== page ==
In the left end 135 of strip 131, a hole 139 is cut completely through the strip. Hole 139 is substantially identical to the hole 140 left in right end 134 of the strip 131 by pivoting tab 136 outward from the plane of the strip. Thus, hole 139 includes a generally rectangular-shaped, inwardly disposed portion 141 forming at its bottom edge a ridge 142 disposed inwardly at a slight downward angle from the longitudinal axis of strip 131.
Left end 135 of strip 131 includes a linear slit 143 cut through the strip. Slit 143 is positioned above rectangular-shaped portion 141 of hole 139, and is disposed inwardly at a slight upward angle from the longitudinal axis of the strip.
Handle 130 is fastened to beverage cup A as shown in FIGS. 17 and 18 as follows. As shown in FIGS. 17 and 18, handle 130 is folded conformally around the outer circumferential surface of a beverage cup A. Tab 136 is then folded outwards from the plane of right end 134 of strip 131, through hole 140 formed by the cut around the periphery of tab 136, through hole 139 in left end 135 of the strip, and back inwards towards the plane of the left end of the strip. In folding tab 136 through hole 139 in the left end of the strip, rectangular-shaped inner portion 137 of tab 136 lockingly engages rectangular portion 141 of the hole, the lower edge of the rectangular portion of the tab being supported by ridge 142 at the bottom edge of hole 139. Thus, lockingly engaged, right end 134 and left end 135 of strip 131 are secured incongruent alignment against a possible vertical displacement relative to each other.
The final step in fastening handle 130 to a cup A entails securing right end 134 and left end 135 of strip 131 of the handle against displacement relative to one another in a direction perpendicular to their planes. This is accomplished in two steps. First, oval-shaped tab 136 of right end 134 of strip 131 is folded downwards into parallel alignment with left end 135 of the strip. Finally, the upper end of oval tab 136 of right end 134 of strip 131 is inserted upwards into slit 143 in left end 135 of the strip, securely locking left and right ends together and thereby securing handle 130 to cup A.
A third embodiment 40 of the invention is shown in FIGS. 7 through 9. In the third embodiment, elongated handle strip 41 has an oval-shaped right end 42 identical in shape to left end 43. In this third embodiment, however, identical oval-shaped finger holes 44 and 45 are cut completely through ends 42 and 43, respectively. On at least one end of strip 41, an annular-shaped region 46 on the upper surface of the strip, concentric with a finger hole, is coated with a contact adhesive. Adhesive region 46 is protected by a paper ring 47 having a lower surface treated to provide poor adhesion with the contact adhesive. To use handle 40, protective ring 47 is peeled off of adhesive-coated annular region 46. Handle 40 is then folded conformally around cup A. The inner surfaces of right end 42 and left end 43 are then pressed together. Adhesive bonding between the adhesive on annular-shaped region 46, and the inner, facing surface of the opposite handle end secures the handle ends together.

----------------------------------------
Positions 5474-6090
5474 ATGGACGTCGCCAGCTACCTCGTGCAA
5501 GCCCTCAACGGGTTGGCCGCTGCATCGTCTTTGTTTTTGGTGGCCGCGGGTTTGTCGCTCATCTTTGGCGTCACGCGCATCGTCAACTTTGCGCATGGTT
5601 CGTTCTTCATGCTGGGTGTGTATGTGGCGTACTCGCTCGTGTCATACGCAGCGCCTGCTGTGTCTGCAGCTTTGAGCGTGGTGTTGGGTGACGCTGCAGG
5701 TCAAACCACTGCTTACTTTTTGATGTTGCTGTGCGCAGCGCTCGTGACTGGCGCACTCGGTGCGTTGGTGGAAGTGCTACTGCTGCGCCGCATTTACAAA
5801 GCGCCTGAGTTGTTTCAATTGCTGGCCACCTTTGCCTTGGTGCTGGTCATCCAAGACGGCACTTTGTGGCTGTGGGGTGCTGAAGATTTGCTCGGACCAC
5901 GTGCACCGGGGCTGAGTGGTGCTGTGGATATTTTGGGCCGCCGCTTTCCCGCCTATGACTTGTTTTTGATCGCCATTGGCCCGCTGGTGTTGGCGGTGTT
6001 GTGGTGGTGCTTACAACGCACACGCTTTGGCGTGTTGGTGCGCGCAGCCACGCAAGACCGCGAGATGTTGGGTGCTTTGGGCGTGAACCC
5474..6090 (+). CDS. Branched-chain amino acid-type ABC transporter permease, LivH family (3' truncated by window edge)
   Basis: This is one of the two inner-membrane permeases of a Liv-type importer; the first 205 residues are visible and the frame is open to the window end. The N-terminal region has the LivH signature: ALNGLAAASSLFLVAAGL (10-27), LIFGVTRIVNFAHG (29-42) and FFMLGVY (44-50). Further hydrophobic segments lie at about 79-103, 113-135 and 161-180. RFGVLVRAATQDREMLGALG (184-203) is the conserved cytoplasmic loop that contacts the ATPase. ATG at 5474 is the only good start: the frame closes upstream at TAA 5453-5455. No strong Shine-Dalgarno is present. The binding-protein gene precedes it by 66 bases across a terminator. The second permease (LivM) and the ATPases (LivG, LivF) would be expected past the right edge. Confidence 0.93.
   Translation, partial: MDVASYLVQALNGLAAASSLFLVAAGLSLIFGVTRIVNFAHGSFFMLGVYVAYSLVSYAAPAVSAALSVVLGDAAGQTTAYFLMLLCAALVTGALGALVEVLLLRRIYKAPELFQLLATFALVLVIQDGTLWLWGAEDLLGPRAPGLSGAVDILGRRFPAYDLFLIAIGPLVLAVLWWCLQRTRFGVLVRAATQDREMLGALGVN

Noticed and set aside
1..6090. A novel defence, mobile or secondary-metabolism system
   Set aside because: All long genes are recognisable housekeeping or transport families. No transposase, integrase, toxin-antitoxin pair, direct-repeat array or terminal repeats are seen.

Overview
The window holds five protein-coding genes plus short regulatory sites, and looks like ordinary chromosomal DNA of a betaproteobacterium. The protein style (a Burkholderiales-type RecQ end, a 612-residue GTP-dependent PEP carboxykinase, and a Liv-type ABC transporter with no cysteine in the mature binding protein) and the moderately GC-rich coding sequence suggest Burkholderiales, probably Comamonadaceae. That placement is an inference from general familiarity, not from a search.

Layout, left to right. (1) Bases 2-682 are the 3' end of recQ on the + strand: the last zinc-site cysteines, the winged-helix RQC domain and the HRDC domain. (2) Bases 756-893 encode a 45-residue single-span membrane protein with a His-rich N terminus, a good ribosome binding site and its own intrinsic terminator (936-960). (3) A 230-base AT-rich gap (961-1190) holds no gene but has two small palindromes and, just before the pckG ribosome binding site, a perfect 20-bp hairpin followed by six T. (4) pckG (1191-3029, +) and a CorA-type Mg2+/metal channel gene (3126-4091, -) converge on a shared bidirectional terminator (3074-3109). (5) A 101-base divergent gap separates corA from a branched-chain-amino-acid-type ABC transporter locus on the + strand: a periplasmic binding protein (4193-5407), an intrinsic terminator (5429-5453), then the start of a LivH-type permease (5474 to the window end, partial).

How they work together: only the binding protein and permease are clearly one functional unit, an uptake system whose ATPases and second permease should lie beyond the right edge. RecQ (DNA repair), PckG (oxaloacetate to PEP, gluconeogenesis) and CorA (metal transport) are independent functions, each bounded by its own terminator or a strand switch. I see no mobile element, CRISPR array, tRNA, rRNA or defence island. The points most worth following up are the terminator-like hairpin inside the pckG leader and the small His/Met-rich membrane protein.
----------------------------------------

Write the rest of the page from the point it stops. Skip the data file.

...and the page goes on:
A fourth embodiment 50 of the invention is shown in FIGS. 10 through 12. In that embodiment, a first vertically disposed slit 52 is cut upward from the bottom edge of elongated handle strip 51 at the junction of the oval-shaped right end 53 of the handle strip with its elongated central section. A second vertically disposed slit 54 is cut downward from the top edge of elongated handle strip 51 at the junction of the oval-shaped left end 55 of the handle strip with its elongated central section.
To use handle 50, handle strip 51 is folded conformally around cup A with right end 53 skewed upward and left end 55 skewed downward from the normal parallel positions of the ends. Slits 52 and 54 are then with each other, and ends 53 and 55 moved into congruence, locking ends 53 and 55 together.
A fifth embodiment 60 of the invention is shown in FIGS. 13 through 15. That embodiment of the invention has an elongated handle strip 61 with concentric curved sides. One end 62 of the strip has an enlarged oval-shape, and a smaller perimeter oval finger hole 63 cut through the strip in center of end 62.
The opposite end 64 of strip 61 contains a plurality of saw-tooth shaped serrations 65 on the upper and lower edges of strip, symmetrically disposed about the long axis of the strip.
To use handle 60, handle strip 61 is folded conformally around cup A. The upper and lower edges of serrated end 64 of handle strip 61 are folded slightly toward one another, and end 64 is then inserted through triangular cross-section hole 66 cut through the handle strip near the junction of right end 62 with the long center portion of the handle strip. Serrated end 64 is then pulled through hole 66 sufficiently far to cinch the long center portion of handle strip 61 firmly around the outer circumferential surface of cup A. The upper and lower serrated edges of end 64 are then restored to their unfolded positions because of the natural elasticity of the strip material. Alternatively, the user can manually assist restoring the upper and lower serrated edges to their original position in the plane of strip 61. In this unfolded position, the sloping sides of the serrations abut against the peripheral material around hole 66, firmly locking handle 60 around cup A.
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|U.S. Classification||220/710.5, D07/536, 220/759, 220/737, 220/758, 229/402, D07/393, 294/31.2|
|Mar 12, 1991||REMI||Maintenance fee reminder mailed|
|Aug 5, 1991||SULP||Surcharge for late payment|
|Aug 5, 1991||FPAY||Fee payment|
Year of fee payment: 4
|Mar 21, 1995||REMI||Maintenance fee reminder mailed|
|Aug 13, 1995||LAPS||Lapse for failure to pay maintenance fees|
|Oct 24, 1995||FP||Expired due to failure to pay maintenance fee|
Effective date: 19950816